Kobe Brown

Robert Covington Approaching 2023/24 Season With “Vendetta”

Robert Covington feels like he has a lot to prove to the Clippers after being kept out of the rotation for nearly all of last season, writes Law Murray of The Athletic.

The 32-year-old forward appeared in just 48 games and averaged 16.2 minutes per night, the lowest total since his rookie season. He doesn’t understand why he spent so much time on the bench, adding that he hasn’t talked to head coach Tyronn Lue since the playoffs ended.

L.A. was Covington’s fifth team in four years when the Clippers acquired him shortly before the 2022 trade deadline. He became the primary backup at power forward and believed the fit was so good that he didn’t test free agency, opting for a two-year extension with L.A. instead.

Covington had a regular role at the beginning of last season while starting center Ivica Zubac was injured. But after entering health and safety protocols at the end of October, Covington didn’t see consistent playing time again. He was expecting to be traded before the February deadline, Murray adds, but he remained on the roster, although he was stuck behind Marcus Morris and Nicolas Batum. Even when Paul George and Kawhi Leonard were sidelined with late-season injuries, Lue didn’t insert Covington back into the rotation.

“I got a vendetta. It’s a bigger chip on my shoulder,” Covington said of his approach to the upcoming season. “Not playing that much last year really put me in a place — all right. I got to force them. So, come back, do what I got to do. They say this is the mentality of, you know, come back strong, get better. That way, it won’t be none of that. Won’t be no issues of, whatever the case. … It’s the way the year went. It wasn’t how I expected, but I said it’s come back, go to the drawing board, and get better.”

Covington addresses a few other topics in his interview with Murray. Here are some highlights:

On getting ready to enter another season with an expiring contract:

“It ain’t no difference. Only difference is that I didn’t play last year. I mean, that’s the only difference. I approach every chance, every opportunity like that —it’s no different. So my mentality don’t shift, I don’t get discouraged or anything. I got to do what I do. And I do what I do best. So I’m never going to stray away. Never going to stray away from anything of that nature. I am going to be who I am, and that’s just what it is.”

On whether there was anything to learn from spending so much time on the bench:

“I didn’t take nothing from last year. Last year didn’t go how I expected, so I didn’t take nothing from it. I just wash it away and start over, a new year. That’s just my mentality of it. … It’s nothing that could be talked about. I mean, I really haven’t had much feedback besides, you know, what I’ve been doing now. I haven’t talked about last year. I’ve put that behind me and focused on right now and moving forward. That’s what it’s all about. Can’t dwell on what happened last year, whatever the case may be. It happened. So I’m just gonna wash, move forward.”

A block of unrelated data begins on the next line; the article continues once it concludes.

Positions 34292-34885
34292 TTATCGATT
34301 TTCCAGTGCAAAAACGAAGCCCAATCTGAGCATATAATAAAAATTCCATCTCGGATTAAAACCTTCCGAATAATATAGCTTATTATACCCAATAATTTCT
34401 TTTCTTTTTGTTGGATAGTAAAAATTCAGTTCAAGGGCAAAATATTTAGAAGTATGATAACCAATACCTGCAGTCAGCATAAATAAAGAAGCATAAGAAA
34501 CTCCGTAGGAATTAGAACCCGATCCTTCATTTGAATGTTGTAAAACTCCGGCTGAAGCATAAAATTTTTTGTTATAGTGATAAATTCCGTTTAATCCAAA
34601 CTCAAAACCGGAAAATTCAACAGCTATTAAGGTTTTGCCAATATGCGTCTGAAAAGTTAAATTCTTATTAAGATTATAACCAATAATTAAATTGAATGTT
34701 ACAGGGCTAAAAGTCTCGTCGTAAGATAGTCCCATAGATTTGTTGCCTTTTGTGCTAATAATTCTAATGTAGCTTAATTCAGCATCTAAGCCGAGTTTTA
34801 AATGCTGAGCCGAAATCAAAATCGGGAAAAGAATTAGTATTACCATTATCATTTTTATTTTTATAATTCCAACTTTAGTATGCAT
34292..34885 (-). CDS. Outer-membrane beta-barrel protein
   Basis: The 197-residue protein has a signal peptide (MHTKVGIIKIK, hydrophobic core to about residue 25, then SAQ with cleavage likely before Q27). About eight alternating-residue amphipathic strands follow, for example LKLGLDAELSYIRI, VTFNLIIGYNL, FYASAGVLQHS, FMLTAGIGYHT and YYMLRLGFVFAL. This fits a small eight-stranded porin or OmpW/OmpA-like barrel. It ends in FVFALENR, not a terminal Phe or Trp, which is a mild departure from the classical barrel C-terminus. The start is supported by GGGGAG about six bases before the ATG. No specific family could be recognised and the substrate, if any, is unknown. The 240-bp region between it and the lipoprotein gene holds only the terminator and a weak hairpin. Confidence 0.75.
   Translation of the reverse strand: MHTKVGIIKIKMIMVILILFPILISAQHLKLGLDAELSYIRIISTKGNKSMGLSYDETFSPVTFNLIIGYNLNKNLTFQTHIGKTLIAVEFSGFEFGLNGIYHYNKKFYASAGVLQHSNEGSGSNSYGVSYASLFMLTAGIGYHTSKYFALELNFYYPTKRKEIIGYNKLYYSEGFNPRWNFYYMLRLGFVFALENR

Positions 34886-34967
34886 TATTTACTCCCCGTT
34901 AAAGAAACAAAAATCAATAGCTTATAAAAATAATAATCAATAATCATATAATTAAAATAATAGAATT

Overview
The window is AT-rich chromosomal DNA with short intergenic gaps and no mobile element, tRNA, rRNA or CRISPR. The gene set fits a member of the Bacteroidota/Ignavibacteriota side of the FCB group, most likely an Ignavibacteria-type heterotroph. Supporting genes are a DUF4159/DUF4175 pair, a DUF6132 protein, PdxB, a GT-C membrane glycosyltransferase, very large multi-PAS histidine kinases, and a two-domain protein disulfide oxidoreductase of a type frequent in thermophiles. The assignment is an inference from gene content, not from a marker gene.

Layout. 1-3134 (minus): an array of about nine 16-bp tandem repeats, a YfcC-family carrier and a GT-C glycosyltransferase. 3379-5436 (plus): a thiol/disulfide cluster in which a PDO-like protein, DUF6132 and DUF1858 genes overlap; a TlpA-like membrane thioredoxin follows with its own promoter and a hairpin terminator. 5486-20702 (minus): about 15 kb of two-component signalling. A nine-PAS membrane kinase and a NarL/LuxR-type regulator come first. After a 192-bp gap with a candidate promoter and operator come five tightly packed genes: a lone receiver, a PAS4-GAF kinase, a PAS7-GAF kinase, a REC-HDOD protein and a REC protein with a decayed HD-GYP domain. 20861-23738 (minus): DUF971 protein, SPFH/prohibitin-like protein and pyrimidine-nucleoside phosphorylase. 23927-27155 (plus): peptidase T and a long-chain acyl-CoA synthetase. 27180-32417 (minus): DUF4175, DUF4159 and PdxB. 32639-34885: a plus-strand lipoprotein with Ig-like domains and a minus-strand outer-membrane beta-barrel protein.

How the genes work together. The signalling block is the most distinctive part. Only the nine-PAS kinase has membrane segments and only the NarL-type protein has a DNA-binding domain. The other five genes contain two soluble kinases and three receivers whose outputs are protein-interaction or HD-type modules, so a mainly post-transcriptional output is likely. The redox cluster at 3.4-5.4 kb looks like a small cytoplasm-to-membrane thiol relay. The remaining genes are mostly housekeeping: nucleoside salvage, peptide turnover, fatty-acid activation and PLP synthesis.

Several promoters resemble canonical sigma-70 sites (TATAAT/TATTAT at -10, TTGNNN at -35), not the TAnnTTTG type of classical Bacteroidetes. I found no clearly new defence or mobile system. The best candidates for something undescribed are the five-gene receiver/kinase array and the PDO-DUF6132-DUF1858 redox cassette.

On his early impressions of offseason additions Kenyon Martin Jr., Jordan Miller and Kobe Brown, along with other workout partners such as Bones Hyland and Brandon Boston Jr.:

“Those guys are going to be special. I like Jordan’s tenacity, his pressure on defense, I like his cutting off ball. I like the plays and reads he made. The other guys came up here and played really well. You know, BB is starting to get better. Bones is getting better. KJ is athletic as hell. He’s gotten so much better. It is great to sit up here and see them dudes sit up here and prosper.”

Pacific Notes: Paul, Kuminga, Warriors, Eubanks, K. Brown

Appearing on ESPN’s NBA Today on Wednesday (YouTube link), Warriors head coach Steve Kerr discussed the addition of point guard Chris Paul and what he can bring to the team, highlighting Golden State’s turnover issues in 2022/23 and the future Hall-of-Famer’s ability to take care of the basketball.

As Tim Bontemps of ESPN writes, Paul has never come off the bench in his lengthy career. Following Team USA’s practice on Friday, Kerr brushed aside that topic, noting that it will be a matter for a future date.

I think that’ll be a case where you get three weeks of training camp before that first game,” Kerr said. “We’ll just look at all kinds of different combinations.

The main thing is we know all those guys are gonna play a lot of minutes. But the luxury of having Chris Paul to add to this group that we’ve been lucky enough to have for a decade … pretty remarkable. He is one of the great competitors in the game. He’s one of the great point guards of all time. I think he’s a great addition for us, because of his ability to control games, control tempo, take care of the ball.”

Here’s more from the Pacific Division:

  • Warriors forward Jonathan Kuminga believes he’s primed for a breakout season in 2023/24, he told Leonard Solms of ESPN at the Basketball Without Borders camp in South Africa. “This upcoming season is definitely the year,” Kuminga said. “A lot of people are expecting so much from me – and myself; I’m expecting a lot. It’s a lot of pressure, but I don’t really pay attention to the noise. The pressure is always going to be there. It’s just [on] me to go out there and perform.” The former lottery pick also discussed mentoring his fellow African countrymen and the importance he places on “growing as a person,” per Solms.
  • What can the Suns expect from free agent addition Drew Eubanks? Gerald Bourguet explores that question in detail for PHNX Sports, writing that the big man’s shot blocking, mobility, foot work, athletic finishing, solid screening, and physicality are positive traits he’ll bring to his new club.